The impressive warship sank off the coast of Portsmouth, but was raised from the sea more than 400 years later
Memories of Mary Rose’s rise from the bottom of the Solent sea are sought 40 years after Henry VIII’s flagship was recovered from the water.
Millions of TV viewers witnessed the first time in 437 years when the wooden frame was moved to the roof.
The project was led by King Charles, then the Prince of Wales. The Mary Rose Museum researches people’s memories of the event in an anniversary blog.
Here is everything you need to know about it.
What was Mary Rose?
The Mary Rose was a successful warship that served King Henry VIII for 34 years. It sank during the Battle of Solent in 1545, killing the vast majority of its crew.
The ship sank while leading an attack on arench invasion fleet, and Henry VIII was watching from nearby Castle Southsea. Nearly 500 soldiers and sailors were killed.
The wreck site was discovered on the sea floor in 1971, at a depth of about 40 feet (12 m). our years later in 1975, master diver King Charles III spent 47 minutes underwater examining the main shipwreck.
In 1982, 437 years after it first sank, Mary Rose’s remains and 19,000 artifacts were recovered, many of which are preserved and displayed at the historic Portsmouth Shipyard.
The ship has been dubbed the “Tudor Time Capsule”, and on board are thousands of artifacts including weapons and the crew’s personal belongings, which are now on display in the museum.
The massive archaeological and engineering undertaking to raise the ship was a matter of personal interest to King Charles.
It is believed that up to three of the eight crew members of the Tudor battleship may have originated from the coasts of southern Europe, Iberia, and North Africa.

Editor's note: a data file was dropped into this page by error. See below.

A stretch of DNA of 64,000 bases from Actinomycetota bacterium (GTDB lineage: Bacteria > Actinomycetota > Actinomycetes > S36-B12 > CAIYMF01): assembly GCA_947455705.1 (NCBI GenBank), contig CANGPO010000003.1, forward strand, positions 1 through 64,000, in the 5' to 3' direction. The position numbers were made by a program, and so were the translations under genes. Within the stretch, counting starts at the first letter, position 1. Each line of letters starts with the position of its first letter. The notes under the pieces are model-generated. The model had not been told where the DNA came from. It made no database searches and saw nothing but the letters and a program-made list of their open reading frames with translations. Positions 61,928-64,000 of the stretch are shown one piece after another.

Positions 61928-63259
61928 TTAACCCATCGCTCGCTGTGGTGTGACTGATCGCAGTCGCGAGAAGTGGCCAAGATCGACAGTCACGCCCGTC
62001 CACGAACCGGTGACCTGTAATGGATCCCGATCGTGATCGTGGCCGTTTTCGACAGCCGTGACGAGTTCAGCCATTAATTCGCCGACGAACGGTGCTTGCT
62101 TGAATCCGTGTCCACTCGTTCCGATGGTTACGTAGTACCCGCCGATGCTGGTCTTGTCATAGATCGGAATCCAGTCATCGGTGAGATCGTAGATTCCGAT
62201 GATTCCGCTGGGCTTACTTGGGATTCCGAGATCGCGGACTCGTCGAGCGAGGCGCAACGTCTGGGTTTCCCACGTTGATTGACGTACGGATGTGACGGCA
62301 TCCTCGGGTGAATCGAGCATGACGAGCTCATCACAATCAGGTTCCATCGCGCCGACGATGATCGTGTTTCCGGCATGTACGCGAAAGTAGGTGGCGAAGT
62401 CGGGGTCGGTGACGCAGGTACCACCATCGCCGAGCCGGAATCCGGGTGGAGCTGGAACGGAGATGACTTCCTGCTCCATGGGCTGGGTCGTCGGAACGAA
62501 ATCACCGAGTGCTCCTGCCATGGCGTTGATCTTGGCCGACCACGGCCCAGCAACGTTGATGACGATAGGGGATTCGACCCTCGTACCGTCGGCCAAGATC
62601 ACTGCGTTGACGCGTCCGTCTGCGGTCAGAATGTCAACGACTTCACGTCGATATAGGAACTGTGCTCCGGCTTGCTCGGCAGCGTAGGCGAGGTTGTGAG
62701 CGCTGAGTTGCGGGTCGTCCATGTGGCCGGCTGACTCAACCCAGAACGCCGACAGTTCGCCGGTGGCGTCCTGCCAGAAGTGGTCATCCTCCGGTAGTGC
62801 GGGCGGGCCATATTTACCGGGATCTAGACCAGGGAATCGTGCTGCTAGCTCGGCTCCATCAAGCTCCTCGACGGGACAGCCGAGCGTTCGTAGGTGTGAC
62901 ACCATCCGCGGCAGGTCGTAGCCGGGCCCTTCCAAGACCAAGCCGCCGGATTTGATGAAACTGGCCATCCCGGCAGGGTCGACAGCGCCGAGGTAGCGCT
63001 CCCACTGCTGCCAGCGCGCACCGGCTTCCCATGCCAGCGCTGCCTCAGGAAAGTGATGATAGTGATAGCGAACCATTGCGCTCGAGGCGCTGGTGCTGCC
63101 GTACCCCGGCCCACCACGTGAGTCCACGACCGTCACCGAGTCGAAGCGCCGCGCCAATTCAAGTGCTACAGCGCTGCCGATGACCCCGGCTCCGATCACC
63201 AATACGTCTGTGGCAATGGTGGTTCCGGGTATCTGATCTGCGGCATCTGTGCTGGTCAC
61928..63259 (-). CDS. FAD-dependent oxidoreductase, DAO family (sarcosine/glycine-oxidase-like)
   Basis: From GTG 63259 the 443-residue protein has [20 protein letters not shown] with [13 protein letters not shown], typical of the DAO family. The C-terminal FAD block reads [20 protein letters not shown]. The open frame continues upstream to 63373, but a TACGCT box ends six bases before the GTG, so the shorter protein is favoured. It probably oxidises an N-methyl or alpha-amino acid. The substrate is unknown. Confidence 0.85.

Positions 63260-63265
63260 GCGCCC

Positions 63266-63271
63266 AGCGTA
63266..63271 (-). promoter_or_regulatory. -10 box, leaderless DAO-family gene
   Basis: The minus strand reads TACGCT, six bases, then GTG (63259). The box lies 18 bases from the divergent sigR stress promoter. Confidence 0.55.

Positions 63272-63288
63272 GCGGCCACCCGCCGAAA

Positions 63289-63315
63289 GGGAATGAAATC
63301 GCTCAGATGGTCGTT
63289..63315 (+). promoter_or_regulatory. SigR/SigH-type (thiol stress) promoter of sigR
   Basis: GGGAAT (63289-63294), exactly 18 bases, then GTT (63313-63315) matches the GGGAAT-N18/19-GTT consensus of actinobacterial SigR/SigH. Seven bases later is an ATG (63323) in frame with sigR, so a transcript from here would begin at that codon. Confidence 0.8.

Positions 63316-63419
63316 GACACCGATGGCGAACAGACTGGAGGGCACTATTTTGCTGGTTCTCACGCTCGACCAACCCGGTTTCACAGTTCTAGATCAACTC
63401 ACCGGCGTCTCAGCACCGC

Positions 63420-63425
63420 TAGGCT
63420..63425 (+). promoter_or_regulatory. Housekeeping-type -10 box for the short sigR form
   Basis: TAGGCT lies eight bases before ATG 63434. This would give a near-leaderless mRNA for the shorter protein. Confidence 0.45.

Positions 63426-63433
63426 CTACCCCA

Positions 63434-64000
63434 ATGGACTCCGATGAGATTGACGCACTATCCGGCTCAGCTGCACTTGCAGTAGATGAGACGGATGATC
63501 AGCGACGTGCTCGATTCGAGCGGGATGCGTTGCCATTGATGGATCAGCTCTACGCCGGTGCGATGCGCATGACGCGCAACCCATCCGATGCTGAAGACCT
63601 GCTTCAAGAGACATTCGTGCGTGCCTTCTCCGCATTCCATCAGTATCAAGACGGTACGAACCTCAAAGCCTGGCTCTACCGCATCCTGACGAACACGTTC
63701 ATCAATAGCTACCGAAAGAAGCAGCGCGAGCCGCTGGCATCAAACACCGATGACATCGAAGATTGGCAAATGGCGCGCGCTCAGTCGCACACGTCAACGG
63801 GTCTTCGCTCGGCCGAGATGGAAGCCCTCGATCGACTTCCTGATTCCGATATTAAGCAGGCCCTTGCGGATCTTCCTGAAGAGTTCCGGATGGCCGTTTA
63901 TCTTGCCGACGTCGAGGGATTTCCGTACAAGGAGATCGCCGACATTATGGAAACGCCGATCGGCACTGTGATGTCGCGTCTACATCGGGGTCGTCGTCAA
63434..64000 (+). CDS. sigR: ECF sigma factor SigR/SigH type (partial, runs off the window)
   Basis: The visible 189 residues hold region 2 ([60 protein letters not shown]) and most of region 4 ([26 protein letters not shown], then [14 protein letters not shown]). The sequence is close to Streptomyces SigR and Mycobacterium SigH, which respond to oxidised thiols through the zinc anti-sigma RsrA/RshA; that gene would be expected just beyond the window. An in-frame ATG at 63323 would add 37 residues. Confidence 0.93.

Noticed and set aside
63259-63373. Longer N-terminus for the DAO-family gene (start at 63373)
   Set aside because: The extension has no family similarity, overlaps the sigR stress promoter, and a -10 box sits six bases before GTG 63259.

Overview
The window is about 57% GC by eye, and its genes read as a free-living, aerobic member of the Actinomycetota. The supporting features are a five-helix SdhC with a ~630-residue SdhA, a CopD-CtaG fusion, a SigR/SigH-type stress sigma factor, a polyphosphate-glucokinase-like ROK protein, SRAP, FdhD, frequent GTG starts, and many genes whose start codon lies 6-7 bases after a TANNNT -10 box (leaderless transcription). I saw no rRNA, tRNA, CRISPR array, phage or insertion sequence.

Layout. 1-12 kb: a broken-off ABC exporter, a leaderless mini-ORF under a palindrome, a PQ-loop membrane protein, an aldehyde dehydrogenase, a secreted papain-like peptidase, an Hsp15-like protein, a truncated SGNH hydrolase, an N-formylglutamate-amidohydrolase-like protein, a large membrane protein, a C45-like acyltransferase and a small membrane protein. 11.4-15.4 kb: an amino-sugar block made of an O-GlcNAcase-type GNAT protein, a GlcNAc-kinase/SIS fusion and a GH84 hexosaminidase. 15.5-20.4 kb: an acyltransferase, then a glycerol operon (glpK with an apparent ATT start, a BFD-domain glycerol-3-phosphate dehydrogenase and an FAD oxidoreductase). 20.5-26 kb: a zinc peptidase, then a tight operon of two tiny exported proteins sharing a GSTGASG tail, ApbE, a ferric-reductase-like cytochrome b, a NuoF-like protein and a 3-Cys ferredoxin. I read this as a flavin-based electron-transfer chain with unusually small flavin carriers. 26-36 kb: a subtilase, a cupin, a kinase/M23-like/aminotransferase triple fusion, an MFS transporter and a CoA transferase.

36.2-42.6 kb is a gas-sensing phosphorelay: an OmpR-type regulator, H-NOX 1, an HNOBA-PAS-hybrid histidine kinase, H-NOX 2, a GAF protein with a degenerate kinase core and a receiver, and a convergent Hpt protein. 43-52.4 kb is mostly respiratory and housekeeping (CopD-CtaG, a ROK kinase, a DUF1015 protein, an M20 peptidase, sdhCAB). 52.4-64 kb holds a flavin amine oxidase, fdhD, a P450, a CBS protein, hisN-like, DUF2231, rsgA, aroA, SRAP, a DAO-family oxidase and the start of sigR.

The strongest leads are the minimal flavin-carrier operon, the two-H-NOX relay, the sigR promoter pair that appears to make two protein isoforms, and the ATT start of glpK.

The researchers say the remaining five crew members likely originated in western Britain, with further analysis suggesting that one of those men was of African descent.
Where did Mary Rose drown?
The Mary Rose sank in Solent, the strait north of the Isle of Wight, off the coast of Portsmouth.
The ship was actually found more than 100 years before it was rediscovered in the 20th century, when a group of five fishermen in mid-1836 caught their nets on timbers jutting out from the bottom of the Solent.
Two professional divers were hired, and they used recently invented rubber suits and metal diving helmets to inspect the wreck and items salvaged from it, including several bronze and iron guns.
Ownership of the objects caused a dispute between the divers and the fisherman who hired them, an argument settled by an agreement to allow the fishermen a share of the proceeds from the sale of salvaged weapons.
where is she today
Debris was transferred to an air-controlled dry trough and sprayed with a mist of cold water, followed by a water-soluble wax, before the start of the air drying procedure.
Mary Rose is currently kept in a £39 million purpose-built museum in the Portsmouth Historic Dockyard, where visitors can view it through floor-to-ceiling windows and stroll along an airlock-accessed balcony.
Mary Rose Museum asks individuals to share their memories of where they were on October 12, 1982 – the date the wreck was lifted – on their blog.
In 2020, the remains of the flagship were said to be in “mortal danger” after the museum closed its doors to visitors amid the Covid-19 outbreak, according to the charity’s chief executive.
Helen Boncer Wilton, CEO of MarieHas risen The Trust warned that “the clock is now ticking” about the museum’s survival. She explained that 90% of its funding comes from visitors, with the majority achieved between April and September.
Although things have since eased and access to the wreck is no longer restricted, the public can continue to support the museum through its website at: www.maryrose.org/support-us.